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NEW HATE SPEECH LAWS IN SOUTH AFRICA – WHAT EMPLOYERS NEED TO KNOW

Luke Fraser | 19 May 2024


President Cyril Ramaphosa has signed the Preventing and Combating of Hate Crimes and Hate Speech Bill into law, and Cliffe Dekker Hofmeyr says that employers should read the new legislation about the nation’s employment laws.


The Bill states that a hate crime is an offence where the offender is encouraged by prejudice towards a victim of a crime due to specific or perceived characteristics, including race, gender, sex, sexual orientation, religion, language, disability, HIV status and more.


Hate speech is defined as the intentional publishing of anything that can incite or promote hate via any written, illustrated, visual display, utterance, representation, reference, or electronic communication.


The Bill states that a hate crime is an offence where the offender is encouraged by prejudice towards a victim of a crime due to specific or perceived characteristics, including race, gender, sex, religion, language, disability, HIV status and more.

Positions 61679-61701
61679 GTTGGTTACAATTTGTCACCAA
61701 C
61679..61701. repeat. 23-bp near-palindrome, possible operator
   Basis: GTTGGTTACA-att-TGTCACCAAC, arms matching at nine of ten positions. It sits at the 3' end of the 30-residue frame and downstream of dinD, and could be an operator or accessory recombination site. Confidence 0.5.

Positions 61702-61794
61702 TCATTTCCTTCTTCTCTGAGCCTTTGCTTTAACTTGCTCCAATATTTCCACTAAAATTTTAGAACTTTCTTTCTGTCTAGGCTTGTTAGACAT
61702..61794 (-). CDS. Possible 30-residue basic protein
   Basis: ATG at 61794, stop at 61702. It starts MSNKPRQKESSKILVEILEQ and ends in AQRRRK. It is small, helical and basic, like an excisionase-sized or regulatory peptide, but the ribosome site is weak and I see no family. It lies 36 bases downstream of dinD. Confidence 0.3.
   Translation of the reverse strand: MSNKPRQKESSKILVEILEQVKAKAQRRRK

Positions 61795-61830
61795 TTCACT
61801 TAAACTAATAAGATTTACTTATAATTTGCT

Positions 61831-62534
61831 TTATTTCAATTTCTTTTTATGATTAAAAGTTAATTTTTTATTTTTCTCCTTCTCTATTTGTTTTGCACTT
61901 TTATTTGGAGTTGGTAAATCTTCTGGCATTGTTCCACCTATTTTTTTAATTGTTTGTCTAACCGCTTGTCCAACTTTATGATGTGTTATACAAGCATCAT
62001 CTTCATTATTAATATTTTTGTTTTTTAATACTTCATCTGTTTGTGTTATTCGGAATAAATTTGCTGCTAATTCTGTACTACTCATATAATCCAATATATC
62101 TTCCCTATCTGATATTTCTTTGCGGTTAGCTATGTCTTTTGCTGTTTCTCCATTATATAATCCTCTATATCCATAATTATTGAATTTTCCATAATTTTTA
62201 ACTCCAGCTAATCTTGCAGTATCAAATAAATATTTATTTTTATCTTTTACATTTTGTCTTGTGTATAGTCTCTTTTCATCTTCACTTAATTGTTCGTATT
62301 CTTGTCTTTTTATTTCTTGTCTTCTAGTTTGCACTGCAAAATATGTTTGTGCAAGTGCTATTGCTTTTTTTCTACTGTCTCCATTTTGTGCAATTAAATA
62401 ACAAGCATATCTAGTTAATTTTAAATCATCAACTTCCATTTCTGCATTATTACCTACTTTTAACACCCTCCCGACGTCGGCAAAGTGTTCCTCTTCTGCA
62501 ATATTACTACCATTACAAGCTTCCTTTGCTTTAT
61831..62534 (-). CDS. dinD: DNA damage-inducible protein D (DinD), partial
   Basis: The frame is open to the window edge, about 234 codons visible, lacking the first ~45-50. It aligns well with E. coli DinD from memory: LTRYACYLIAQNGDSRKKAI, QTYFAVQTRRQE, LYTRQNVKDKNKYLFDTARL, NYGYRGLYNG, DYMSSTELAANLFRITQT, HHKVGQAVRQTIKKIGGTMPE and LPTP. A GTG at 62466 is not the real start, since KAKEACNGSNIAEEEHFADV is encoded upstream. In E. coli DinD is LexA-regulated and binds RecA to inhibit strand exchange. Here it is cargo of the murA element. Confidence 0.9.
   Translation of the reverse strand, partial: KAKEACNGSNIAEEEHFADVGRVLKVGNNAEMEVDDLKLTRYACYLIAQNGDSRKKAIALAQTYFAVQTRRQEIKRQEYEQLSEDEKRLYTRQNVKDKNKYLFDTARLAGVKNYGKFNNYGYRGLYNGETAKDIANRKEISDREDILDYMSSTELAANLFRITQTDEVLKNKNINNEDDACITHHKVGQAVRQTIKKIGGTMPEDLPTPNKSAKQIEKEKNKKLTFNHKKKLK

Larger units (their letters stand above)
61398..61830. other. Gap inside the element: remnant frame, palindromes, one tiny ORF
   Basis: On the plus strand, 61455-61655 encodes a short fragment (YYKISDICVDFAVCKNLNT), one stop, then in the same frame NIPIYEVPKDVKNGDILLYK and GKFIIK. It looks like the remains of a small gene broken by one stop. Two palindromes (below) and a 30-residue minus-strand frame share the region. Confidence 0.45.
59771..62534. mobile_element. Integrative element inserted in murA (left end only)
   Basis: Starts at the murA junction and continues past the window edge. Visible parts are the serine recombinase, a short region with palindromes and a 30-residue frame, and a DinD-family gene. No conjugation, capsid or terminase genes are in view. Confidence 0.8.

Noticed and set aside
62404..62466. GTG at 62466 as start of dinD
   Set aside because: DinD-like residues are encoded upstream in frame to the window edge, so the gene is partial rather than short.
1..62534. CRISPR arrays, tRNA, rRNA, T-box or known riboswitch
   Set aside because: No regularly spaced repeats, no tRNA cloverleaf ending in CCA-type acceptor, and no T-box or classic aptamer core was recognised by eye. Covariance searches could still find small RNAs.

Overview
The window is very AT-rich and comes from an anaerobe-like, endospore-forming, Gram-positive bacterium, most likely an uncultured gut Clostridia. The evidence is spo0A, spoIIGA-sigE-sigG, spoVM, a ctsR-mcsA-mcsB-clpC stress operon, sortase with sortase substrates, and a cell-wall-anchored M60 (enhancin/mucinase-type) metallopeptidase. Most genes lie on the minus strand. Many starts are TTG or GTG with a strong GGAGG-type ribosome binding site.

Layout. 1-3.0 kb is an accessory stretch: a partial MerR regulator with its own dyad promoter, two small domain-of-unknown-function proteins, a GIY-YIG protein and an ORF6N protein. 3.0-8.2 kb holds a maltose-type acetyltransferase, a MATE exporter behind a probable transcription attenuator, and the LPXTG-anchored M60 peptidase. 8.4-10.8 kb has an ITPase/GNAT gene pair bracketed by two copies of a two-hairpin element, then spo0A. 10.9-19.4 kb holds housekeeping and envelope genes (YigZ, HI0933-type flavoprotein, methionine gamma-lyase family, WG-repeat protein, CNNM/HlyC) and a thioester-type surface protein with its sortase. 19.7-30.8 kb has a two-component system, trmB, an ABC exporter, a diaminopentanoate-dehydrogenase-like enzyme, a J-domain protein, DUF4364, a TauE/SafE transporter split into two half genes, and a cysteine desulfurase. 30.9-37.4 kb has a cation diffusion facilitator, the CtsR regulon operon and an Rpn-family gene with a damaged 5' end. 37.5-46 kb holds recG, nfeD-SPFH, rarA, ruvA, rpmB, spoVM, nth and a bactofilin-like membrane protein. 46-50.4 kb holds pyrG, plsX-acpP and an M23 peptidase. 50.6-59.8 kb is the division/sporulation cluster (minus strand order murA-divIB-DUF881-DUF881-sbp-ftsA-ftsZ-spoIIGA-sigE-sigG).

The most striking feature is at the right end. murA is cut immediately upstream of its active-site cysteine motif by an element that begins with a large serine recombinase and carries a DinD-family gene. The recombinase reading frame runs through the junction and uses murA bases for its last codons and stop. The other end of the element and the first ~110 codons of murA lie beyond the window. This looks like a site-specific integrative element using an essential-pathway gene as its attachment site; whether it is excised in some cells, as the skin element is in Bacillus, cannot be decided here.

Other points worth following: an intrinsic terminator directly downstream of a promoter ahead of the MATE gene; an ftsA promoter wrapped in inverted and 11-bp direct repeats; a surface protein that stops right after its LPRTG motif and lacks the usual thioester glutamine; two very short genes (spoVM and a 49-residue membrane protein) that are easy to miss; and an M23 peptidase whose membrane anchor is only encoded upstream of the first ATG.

Any person convicted of a hate speech offence will be liable to a fine, imprisonment for a period not exceeding five years or to both a fine and such imprisonment.


The Bill has already faced criticism from political parties and religious groups, with many criticising the vague definition of hate speech.


Cliffe Dekker Hofmeyr said that the Act does not refer to any employment legislation.


“However, it is important to read the Act in relation to the Employment Equity Act 55 of 1998 (EEA) and the harassment code published under the EEA (Code),” said the legal firm

“The EEA prohibits unfair discrimination against an employee on the basis of race, gender, sex, pregnancy, marital status, family responsibility, ethnic or social origin, (etc).”


“The EEA and the Code prohibit harassment on the basis of these grounds in the workplace and state that harassment is a form of unfair discrimination.”


Although the tests for harassment in terms of the code and the test for hate crimes and hate speech in the new law differ, the bona fide defences in relation to hate speech could be raised by an employee in disciplinary proceedings that involve verbal harassment or discrimination in the workplace.


‘Disclaimer - The views expressed here are not necessarily those of the BEE CHAMBER’.




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